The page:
# 2 National dairy statistics

## 2.1 Industry statistics

### 2.1.1 Production

- Milk volume decreased and milksolids increased

In 2022/23, dairy companies processed 20.7 billion litres of milk containing 1.873 billion kilograms of milksolids compared to 1.863 billion kilograms processed in the previous season (Table 2.1). Since 2013/14 milksolids processed has been in the range of 1.8 to 1.9 billion kilograms.

**Note: **Prior to 1998/99, Table 2.1 consisted of milk production statistics that were processed into export products (i.e., town milk supply was excluded). These statistics on milk, milkfat, protein and milksolids processed were provided by the New Zealand Dairy Board and are no longer available. Consequently, totals from 1998/99 include all milk processed by New Zealand dairy companies, including milk for the domestic market.

### 2.1.2 Population

- Number of herds decreased
- Average herd size decreased

Between 1997-98 and 2007-08 total herd numbers declined at an average rate of about 300 herds per season (Graph 2.1), before levelling off. The rate of decline over the past five years has been about 193 herds per season. The total number of herds in the 2022/23 season decreased by 195 to 10,601

The average herd size was 441 in 2022/23, which was 8 cows fewer than the previous season. This is the first time that the average herd size has decreased since 2015/16. The average herd size has more than doubled in the last 30 seasons, and has increased by 139 cows in the last 20 seasons.

The total cow population in the 2022/23 season was 4.67 million (Table 2.2), a decrease of 3.46% from the previous season. The average farm size decreased slightly to 157 effective hectares. A stocking rate of 2.84 cows per hectare was a slight decrease on the previous season. Total effective hectares (milking platform with support block excluded) were 1.659 million – a decrease of about 42,000 ha (2.5%) on the previous season.

**Note: **

— Not available.

* Total effective hectares between 1981/82 and 1999/00 are estimates.

* Average effective hectares and average cows per hectare for 1981/82 to 1990/91 are based on factory supply herds only.

* The number of cows used to calculate the average herd size since 1992/93 includes all cows lactating in that season, whereas in earlier years the number of cows used to produce the average herd size was based only on those cows lactating on 31 December. This change in method has had a small effect on reported cow numbers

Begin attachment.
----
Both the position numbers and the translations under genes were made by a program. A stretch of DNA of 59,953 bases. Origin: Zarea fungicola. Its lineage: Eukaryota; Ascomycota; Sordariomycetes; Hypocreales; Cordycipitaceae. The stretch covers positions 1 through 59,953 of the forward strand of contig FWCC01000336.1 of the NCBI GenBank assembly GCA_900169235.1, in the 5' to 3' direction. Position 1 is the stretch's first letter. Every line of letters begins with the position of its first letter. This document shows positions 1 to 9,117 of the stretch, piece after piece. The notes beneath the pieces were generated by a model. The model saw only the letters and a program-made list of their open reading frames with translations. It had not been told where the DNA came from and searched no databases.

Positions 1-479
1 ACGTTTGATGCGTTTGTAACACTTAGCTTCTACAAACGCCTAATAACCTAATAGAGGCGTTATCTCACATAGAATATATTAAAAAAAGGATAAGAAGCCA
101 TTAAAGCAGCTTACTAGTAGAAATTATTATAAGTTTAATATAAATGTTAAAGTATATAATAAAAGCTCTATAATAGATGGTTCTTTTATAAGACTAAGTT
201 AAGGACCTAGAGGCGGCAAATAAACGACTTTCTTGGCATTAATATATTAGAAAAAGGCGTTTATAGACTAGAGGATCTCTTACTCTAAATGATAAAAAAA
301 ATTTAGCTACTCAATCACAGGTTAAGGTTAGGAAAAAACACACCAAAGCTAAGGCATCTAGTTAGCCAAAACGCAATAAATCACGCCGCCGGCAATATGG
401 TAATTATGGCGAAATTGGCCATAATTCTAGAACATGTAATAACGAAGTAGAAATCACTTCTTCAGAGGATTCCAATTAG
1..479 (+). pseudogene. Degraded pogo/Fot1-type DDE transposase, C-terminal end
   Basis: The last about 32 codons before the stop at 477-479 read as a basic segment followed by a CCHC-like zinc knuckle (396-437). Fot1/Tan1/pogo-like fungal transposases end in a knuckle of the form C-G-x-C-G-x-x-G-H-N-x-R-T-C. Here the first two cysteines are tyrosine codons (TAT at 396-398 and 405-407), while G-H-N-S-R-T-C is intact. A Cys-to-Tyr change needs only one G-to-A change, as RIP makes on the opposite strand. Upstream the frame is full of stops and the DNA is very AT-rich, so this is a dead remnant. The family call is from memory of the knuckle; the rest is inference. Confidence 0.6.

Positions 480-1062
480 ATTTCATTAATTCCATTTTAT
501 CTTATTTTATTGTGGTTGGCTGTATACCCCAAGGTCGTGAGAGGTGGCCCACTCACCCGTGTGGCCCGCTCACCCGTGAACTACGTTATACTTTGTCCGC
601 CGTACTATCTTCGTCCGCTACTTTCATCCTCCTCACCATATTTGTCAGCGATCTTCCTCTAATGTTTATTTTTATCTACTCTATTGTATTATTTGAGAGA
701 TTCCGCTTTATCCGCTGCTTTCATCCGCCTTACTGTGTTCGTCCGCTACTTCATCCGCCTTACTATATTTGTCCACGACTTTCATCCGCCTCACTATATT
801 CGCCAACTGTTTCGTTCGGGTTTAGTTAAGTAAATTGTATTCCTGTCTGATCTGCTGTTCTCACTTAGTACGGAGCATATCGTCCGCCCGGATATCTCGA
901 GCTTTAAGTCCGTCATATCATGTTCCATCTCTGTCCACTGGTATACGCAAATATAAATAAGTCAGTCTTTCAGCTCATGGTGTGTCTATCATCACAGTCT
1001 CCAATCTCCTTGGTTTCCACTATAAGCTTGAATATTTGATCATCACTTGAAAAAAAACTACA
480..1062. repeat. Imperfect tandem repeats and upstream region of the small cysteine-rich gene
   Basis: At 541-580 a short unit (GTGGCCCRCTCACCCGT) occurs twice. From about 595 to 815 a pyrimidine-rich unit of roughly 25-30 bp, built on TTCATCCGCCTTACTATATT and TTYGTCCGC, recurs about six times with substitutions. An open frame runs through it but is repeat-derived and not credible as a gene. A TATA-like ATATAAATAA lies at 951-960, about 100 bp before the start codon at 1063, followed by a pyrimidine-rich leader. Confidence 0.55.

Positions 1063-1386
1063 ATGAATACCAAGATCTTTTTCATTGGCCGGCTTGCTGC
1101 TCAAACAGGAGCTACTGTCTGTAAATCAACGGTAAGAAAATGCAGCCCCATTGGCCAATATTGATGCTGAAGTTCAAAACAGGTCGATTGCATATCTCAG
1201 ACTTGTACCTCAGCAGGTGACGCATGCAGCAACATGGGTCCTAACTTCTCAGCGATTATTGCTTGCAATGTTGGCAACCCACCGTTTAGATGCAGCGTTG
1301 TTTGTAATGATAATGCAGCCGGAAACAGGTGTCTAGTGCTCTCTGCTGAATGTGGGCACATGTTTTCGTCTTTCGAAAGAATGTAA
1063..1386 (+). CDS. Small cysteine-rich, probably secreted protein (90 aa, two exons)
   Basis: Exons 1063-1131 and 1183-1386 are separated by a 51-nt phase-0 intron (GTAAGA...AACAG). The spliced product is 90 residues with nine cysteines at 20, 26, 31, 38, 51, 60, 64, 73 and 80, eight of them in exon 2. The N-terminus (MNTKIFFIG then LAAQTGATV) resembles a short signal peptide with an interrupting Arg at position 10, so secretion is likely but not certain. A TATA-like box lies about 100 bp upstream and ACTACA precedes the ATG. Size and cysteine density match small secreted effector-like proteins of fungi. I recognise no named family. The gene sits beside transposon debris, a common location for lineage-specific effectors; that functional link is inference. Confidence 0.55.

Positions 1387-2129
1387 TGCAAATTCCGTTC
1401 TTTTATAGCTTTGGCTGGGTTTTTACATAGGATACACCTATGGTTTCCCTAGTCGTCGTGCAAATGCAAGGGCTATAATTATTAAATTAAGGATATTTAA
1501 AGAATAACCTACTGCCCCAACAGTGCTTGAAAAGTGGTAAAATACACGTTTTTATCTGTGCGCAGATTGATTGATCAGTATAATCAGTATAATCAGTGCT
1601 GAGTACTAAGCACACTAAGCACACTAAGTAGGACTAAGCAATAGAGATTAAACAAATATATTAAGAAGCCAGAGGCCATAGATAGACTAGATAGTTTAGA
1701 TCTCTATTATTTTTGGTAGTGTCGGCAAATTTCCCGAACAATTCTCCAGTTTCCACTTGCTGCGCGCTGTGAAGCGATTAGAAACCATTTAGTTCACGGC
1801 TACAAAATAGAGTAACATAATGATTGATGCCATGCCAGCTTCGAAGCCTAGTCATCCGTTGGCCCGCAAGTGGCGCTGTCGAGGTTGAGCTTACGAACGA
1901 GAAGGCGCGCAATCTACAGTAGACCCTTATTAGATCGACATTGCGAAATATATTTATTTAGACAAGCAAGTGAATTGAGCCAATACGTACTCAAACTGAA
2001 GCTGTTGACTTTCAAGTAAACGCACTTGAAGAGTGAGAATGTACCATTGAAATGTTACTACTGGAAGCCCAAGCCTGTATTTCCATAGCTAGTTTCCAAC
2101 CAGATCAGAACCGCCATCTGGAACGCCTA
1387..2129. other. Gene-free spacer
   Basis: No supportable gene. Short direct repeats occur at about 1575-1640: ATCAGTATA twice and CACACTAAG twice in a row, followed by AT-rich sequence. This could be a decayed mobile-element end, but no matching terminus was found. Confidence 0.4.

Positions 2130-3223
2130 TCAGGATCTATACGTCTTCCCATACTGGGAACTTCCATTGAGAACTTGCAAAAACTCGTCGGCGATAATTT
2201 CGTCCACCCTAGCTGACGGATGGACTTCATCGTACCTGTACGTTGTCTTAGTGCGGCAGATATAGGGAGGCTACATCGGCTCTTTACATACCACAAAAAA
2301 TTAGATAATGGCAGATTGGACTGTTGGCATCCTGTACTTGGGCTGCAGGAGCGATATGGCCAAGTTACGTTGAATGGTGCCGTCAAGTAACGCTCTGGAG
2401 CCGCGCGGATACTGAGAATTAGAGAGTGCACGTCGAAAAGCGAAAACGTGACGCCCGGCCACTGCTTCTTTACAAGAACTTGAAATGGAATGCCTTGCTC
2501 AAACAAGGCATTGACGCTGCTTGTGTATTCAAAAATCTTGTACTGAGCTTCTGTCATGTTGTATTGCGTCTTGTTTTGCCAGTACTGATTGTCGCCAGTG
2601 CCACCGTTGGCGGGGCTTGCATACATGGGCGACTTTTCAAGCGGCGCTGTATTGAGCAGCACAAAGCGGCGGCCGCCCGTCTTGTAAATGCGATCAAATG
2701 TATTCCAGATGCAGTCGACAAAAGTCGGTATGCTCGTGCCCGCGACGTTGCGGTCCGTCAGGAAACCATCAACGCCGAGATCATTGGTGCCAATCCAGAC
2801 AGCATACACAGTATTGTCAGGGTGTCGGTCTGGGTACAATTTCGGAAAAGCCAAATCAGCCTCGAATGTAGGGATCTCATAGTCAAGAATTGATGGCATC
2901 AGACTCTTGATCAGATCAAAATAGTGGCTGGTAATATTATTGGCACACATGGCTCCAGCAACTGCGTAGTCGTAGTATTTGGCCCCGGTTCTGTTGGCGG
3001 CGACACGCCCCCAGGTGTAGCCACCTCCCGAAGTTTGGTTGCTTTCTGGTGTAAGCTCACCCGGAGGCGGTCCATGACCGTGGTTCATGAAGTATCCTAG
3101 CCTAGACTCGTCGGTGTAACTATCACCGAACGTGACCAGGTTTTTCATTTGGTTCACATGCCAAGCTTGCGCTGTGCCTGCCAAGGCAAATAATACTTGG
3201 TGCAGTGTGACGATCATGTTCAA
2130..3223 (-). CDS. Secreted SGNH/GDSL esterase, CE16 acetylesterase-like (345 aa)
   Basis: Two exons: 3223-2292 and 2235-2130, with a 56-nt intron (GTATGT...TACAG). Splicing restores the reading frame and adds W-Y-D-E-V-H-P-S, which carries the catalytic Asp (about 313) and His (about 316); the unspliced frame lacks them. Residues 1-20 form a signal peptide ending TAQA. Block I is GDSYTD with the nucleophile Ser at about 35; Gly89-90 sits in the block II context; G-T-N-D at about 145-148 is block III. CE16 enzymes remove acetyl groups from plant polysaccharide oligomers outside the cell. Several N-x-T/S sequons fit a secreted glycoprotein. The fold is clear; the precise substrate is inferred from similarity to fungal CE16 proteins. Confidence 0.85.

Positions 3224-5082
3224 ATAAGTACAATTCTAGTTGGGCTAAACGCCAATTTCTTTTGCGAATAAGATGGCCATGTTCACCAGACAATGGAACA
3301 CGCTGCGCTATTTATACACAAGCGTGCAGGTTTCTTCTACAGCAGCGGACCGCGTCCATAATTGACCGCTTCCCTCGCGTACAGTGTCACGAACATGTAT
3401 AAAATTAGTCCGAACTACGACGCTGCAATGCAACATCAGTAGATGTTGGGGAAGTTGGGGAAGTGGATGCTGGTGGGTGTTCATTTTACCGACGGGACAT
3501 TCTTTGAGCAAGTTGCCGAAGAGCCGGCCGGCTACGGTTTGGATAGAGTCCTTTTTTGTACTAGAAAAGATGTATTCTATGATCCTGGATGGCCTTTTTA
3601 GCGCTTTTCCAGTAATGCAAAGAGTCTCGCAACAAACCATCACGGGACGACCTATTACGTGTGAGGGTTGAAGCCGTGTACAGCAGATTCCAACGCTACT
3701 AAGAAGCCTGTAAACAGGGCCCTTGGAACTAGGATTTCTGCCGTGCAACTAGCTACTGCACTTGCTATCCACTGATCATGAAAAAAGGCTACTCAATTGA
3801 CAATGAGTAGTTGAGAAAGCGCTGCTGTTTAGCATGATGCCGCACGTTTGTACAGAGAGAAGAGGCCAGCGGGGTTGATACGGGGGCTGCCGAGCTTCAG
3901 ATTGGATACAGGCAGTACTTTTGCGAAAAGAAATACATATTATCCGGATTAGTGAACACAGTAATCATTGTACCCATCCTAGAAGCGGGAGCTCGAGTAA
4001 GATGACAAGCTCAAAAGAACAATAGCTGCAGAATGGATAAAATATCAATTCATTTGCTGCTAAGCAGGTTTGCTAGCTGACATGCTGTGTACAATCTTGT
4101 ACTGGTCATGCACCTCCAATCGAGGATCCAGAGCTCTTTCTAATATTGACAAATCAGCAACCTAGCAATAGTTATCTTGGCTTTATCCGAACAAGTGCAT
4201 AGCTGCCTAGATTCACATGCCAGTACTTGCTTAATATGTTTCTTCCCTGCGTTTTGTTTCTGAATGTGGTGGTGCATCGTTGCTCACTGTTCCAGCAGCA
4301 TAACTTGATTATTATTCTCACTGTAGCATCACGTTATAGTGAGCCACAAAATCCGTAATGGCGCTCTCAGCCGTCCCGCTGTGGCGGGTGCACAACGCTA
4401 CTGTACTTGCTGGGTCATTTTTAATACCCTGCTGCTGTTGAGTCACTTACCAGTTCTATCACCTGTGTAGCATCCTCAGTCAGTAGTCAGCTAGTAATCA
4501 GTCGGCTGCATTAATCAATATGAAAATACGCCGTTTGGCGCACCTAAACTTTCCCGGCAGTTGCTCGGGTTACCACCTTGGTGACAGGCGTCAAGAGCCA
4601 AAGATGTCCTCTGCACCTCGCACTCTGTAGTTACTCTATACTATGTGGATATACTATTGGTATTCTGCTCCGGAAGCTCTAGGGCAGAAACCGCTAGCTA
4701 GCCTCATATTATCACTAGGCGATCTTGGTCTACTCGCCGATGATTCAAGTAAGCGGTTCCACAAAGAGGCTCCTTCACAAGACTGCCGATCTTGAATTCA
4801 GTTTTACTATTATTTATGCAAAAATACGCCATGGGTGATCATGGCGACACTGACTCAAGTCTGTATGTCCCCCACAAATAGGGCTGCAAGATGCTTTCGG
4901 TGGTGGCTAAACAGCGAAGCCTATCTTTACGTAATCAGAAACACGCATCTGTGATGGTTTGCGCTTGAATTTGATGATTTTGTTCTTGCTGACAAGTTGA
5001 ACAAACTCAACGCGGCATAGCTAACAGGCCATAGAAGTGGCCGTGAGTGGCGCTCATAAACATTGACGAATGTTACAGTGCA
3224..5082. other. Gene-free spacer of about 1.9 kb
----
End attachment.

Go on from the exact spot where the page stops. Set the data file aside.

## 2.2 Herd production statistics

- Milksolids production per herd increased
- Milksolids production per cow and per effective hectare increased

Herd production has increased most years since 1992/93 (Table 2.3), with the exception of 1998/99, 2007/08, 2012/13, and last season (2021/22). The first three of these seasons were drought seasons. The average milksolids per effective hectare of 1,125 kg in 2022/23 incresed by 27 kg relative to the previous season, but 12 kg below the record high of 2020/21 (1,137 kg) making it the second highest average milksolids per hectare on record.

Milk production per cow increased by 7 kg compared to the previous season, with an average of 393 kg milksolids (comprising 221 kg milkfat and 173 kg protein).

**Note: **

— Not available.

* Values prior to 1991/92 exclude town milk herds.

* 1991/92 values include some town milk herds.

### 2.2.1 Production per cow and per hectare

Average milksolids per cow in 2022/23 was 393 kg, compared with 386 kg last season (Graph 2.2). Average milk production per hectare was 1,125 kg – 27 kg higher than last season. Seasonal production variations are considerable influenced by weather. For example, widespread drought in 2007/08 and 2012/13 caused milk production to decline while in 2013/14, favourable pasture growth conditions, coupled with increased supplementary feed use, enabled high milk production.

Average production per cow varies considerably from farm to farm. This variation is caused by many factors, including temperature, rainfall, soil fertility (which affects pasture growth), stocking rate, the genetic merit of the herd, level of supplementary feed and farm management practice. Graph 2.3 shows the distribution of milksolids production per cow in 2022/23 compared with the previous two seasons. Fifty-nine percent of herds recorded milksolids production between 300 and 450 kilograms per cow, while 25% of herds had an average production of over 450 kilograms milksolids per cow, compared with 20% in the previous season.

### 2.2.2 Herd size distribution

- 54.5% of herds have fewer than 400 cows
- 16% of herds have 700 or more cows

Averages of milkfat, protein and milksolids per cow, by herd size, are also included in Table 2.4.

In 2022/23, herd size distributions remained relatively similar to the previous season. Fifty-five percent of herds had fewer than 400 cows, 32% of herds had 500 or more cows, 14% had 750 or more cows, and 5% had 1,000 cows or more (Table 2.4).

The average milksolids per cow varied between 370 kg (herds with 100-149 cows) and 426 kg (herds with 850-899 cows).

The distribution of herd size presented in Graph 2.4 shows a decrease in the number of herds with less than 300 cows, and an increase in the number of herds with more than 300 cows, compared with ten seasons ago. The most common herd size remains in the range 200 to 249 cows (comprising 12.6% of herds in 2022/23, compared with 14.5% in 2012/13).